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Stand and Fight – for Human Life

How can those charged to serve and protect
kill an unarmed man with a knee to the neck?
Why do brown people fear the men in blue 
when there is no difference between me and you?

It’s not right
We see the light
We’ll stand and fight
For human rights

Why do people living off their last piece of earth
get sold out and silenced as if they’re of no worth?
Who gave away the land of their forefathers?
I won’t profit off of it any longer

It’s not right
We see the light
We’ll stand and fight
For human rights

75 Years after Hiroshima, the Nuclear Race is Escalating

75 years ago today, the USA dropped the first nuclear bomb ever used in conflict on Hiroshima, Japan, during World War II. Three days later, the they dropped the last nuclear bomb used in conflict on Nagasaki, Japan. The resulting carnage and immediate deaths of up to 210,000 people were just too horrifying and indescriminate ever to justify again. But today, after over four decades of controlling and reducing nuclear arsenals, the USA is cancelling or letting nuclear non-proliferation treaties expire, and budgeting $1 trillion for new nuclear weapons.

Arun Gandhi and James Lawson share lessons of nonviolence

At the 2018 Parliament of the World's Religions, I had the privilege of hearing Arun Gandhi speak of his grandfather, Mahatma Gandhi, who guided Arun in his formative years. Angry at racism in South Africa, Arun was sent to live with his grandfather in India to learn how to transform his anger into positive action. Two powerful practices was journalling about anger in order to find peaceful ways to address it, and reflecting on the overt and tacit violence he saw or committed as a 14 year old. What wonderful life lessons in peacebuilding for us today!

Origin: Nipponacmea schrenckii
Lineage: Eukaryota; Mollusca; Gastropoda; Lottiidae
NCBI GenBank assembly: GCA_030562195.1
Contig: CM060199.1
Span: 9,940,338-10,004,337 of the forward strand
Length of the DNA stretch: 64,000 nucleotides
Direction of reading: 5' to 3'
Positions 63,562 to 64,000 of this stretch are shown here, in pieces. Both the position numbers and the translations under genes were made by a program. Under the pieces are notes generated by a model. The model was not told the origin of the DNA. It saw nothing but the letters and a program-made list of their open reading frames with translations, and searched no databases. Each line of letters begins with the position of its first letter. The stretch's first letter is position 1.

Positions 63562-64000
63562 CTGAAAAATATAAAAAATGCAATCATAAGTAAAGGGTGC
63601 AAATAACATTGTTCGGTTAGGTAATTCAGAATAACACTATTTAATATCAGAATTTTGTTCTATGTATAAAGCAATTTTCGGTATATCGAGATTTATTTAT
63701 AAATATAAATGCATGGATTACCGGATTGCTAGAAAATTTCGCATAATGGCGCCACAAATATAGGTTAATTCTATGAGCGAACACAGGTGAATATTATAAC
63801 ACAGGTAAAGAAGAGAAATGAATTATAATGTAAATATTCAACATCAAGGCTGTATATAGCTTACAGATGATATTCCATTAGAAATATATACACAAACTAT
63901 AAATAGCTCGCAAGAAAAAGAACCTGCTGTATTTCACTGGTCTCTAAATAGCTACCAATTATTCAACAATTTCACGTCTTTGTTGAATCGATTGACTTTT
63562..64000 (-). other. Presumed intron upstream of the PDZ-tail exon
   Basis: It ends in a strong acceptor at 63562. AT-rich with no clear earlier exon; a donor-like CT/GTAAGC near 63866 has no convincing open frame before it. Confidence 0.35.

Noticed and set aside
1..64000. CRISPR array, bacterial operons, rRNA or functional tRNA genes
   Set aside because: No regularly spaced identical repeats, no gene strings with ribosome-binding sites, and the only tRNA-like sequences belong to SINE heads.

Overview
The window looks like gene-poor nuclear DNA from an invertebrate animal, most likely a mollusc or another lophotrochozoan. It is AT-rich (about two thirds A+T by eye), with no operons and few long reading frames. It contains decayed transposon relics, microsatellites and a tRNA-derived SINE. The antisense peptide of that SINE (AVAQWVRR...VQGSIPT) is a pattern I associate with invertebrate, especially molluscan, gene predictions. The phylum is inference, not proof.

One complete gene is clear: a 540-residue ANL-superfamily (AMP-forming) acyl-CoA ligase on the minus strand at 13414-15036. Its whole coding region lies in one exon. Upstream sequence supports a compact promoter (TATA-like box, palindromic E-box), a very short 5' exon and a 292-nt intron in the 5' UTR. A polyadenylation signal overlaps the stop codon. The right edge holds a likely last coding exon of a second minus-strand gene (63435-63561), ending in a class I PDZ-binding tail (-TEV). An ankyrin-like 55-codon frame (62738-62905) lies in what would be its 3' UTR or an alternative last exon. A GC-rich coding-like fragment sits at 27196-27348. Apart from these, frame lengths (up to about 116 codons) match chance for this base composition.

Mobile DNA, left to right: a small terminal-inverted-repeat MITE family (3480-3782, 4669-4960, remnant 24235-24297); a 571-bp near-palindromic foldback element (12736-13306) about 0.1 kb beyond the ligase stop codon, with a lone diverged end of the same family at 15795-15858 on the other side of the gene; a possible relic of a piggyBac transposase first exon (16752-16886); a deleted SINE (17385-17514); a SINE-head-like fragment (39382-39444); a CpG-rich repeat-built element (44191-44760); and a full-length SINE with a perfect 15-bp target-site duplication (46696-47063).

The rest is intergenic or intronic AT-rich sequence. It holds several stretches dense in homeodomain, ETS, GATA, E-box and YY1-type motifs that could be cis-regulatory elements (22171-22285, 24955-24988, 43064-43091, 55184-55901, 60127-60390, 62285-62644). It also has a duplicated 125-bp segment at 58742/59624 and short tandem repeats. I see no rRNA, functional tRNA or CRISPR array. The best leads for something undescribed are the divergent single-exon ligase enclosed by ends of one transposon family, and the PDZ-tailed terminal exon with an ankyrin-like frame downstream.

Responding Peacefully to Violence

They were humiliated and mistreated, and they couldn’t take it anymore. So they took a stand. They went into extensive training for the fight. They knew it would be hard and long. They had to be mentally, spiritually, and physically prepared. When the day of confrontation arrived, every hour of training was worth it. Although they were shouted at, pushed, spat upon, and beaten, they did not fight back with angry words or fists, but with love. They won, peacefully.

50 years later: The legacy of Dr. Martin Luther King, Jr.

Divine providence brought me to Atlanta, Georgia today, April 4, 2018, exactly 50 years after the assassination of Dr. Martin Luther King, Jr. in Memphis, Tennessee. Dr. King was born, raised and buried in Atlanta, although he became a civil rights activist in Montgomery, Alabama. I read his book, Stride Toward Freedom: The Montgomery Story, in preparation for this trip. It describes the formation and application of his nonviolent resistance philosophy in the civil rights movement’s first major action, the Montgomery bus boycott demanding desegregation of public transportation.

Mother of a Columbine school shooter analyses the cause (video)

Sue Klebold is the mother of Dylan Klebold, one of the youth who committed murder/suicide in Cobumbine on April 20, 1999. In this transparent reflection, Sue shares, "It was appallingly easy for a 17-year-old boy to buy guns both legally and illegally without my permission or knowledge and somehow, 17 years and many school shootings later, it is still appallingly easy.”

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